Regina Sierra Carter is doctoral candidate in the Department of Education Policy, Organization and Leadership at the University of Illinois at Urbana-Champaign. Read more about Regina here.
I was on the verge of tears. My family and friends were on standby for moral support. I vividly remember flowers, fans, and programs. It was May and sweltering outside. Everyone was seated beneath a wide-brimmed tent to shelter us from the heat. I tried to focus on the speaker’s message, but I just couldn’t concentrate. It was too much. After the speaker finished, we sat in silence for what seemed like hours. One name was called and then another.
I heard my name: Regina Sierra Carter.
Slowly I rose from my metal chair and walked to the front. I shook hands with the Harvard Graduate School of Education (HGSE) Dean. She handed me my diploma and then we posed for a photo.
In fewer than twenty seconds, I had inherited three special letters to my last name--Ed.M.--just like that. Well sort of...
When I received my acceptance letter to attend HGSE, I was elated. I got my praise dance on and bounced around the house. I read and reread my letter. I was shocked beyond belief. So were other folks.
Some (who will remain nameless) began expressing doubts.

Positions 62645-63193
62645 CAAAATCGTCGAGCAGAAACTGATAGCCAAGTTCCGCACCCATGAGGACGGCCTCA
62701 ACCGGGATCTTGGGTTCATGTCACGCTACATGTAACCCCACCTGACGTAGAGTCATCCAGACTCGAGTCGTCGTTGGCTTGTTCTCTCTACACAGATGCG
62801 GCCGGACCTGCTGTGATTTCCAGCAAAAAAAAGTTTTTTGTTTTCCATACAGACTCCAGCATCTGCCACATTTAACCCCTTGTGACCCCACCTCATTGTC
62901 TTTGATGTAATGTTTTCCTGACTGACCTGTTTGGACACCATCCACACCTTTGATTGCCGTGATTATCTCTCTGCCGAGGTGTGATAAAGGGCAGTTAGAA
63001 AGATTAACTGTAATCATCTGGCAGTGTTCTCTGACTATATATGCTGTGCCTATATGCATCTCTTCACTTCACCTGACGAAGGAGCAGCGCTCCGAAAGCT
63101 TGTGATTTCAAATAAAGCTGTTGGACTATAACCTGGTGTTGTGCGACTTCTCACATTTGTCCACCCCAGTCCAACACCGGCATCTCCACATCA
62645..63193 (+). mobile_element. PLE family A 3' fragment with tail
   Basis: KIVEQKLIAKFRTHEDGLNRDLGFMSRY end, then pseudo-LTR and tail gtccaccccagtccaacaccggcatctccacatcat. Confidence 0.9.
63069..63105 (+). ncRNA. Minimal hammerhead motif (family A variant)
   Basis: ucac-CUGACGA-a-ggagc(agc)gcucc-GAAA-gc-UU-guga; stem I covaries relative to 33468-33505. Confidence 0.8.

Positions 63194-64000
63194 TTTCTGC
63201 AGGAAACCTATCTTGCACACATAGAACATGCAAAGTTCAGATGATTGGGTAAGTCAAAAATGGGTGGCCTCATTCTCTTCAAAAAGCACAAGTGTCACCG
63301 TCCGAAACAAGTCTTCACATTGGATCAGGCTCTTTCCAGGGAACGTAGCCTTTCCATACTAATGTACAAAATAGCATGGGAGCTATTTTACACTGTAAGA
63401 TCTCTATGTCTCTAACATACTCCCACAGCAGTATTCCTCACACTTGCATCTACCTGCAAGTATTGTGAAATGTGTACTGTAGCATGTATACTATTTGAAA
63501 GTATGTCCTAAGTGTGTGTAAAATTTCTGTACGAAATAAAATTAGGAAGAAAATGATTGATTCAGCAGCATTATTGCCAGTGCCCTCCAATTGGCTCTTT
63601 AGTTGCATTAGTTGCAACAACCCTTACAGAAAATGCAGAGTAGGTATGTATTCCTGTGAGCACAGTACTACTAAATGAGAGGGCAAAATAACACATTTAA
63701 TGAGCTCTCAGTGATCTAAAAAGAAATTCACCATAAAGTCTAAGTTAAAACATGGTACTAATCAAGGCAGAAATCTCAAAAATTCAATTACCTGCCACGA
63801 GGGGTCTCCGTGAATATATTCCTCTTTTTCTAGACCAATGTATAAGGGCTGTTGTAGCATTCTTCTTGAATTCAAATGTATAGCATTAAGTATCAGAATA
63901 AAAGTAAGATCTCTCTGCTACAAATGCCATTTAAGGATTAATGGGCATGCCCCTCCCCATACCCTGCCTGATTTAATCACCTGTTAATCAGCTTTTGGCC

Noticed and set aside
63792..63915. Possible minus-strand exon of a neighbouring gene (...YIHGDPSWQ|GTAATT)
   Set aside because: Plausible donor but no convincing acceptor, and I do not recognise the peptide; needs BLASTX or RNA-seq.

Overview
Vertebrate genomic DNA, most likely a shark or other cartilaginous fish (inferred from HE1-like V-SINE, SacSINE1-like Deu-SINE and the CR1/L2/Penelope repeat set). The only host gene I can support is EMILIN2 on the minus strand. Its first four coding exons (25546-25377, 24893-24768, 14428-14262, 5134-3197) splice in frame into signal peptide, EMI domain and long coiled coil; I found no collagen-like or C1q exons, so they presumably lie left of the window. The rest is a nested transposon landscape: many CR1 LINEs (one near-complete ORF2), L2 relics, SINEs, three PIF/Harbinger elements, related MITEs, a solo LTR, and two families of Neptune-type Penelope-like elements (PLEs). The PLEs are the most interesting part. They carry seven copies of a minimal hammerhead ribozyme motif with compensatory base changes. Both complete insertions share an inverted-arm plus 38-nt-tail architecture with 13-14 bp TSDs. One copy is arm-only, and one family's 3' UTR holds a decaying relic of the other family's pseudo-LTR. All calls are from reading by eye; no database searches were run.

You got into Harvard. Now…how are you going to get out?
Who is going to pay for that Ivy League education?
So…where do you go to school again?
Even my mother was nervous. She constantly reminded me, “Baby, it’s okay if you come home. Do you understand? Don’t stress yourself out.” She meant well but it wrecked havoc on my psyche. My mother—my number one supporter—was worried that I might not make it. That I might not graduate.
I cannot begin to describe how abandoned I felt during the first few months of my master’s program at HGSE. I began doubting my abilities.
Who am I to be at Harvard?
What if I slip up and “accidently” use African American Vernacular English?
What will people think if they knew about my educational background and where I come from?
What if…this? What if…that?
My whole life was turned into a whole series of “what ifs?”
Would I have been so sensitive if I had not elected to complete my master’s degree at an Ivy League institution?
The answer: yes.
Why did I doubt myself? I will tell you. I felt like an anomaly. In Graduate Study for First Generation Students, Jess Waggoner shares her story of being a first-generation graduate student from the rural South who struggled to fit in and find her place. Yet she did. I sought to do the same.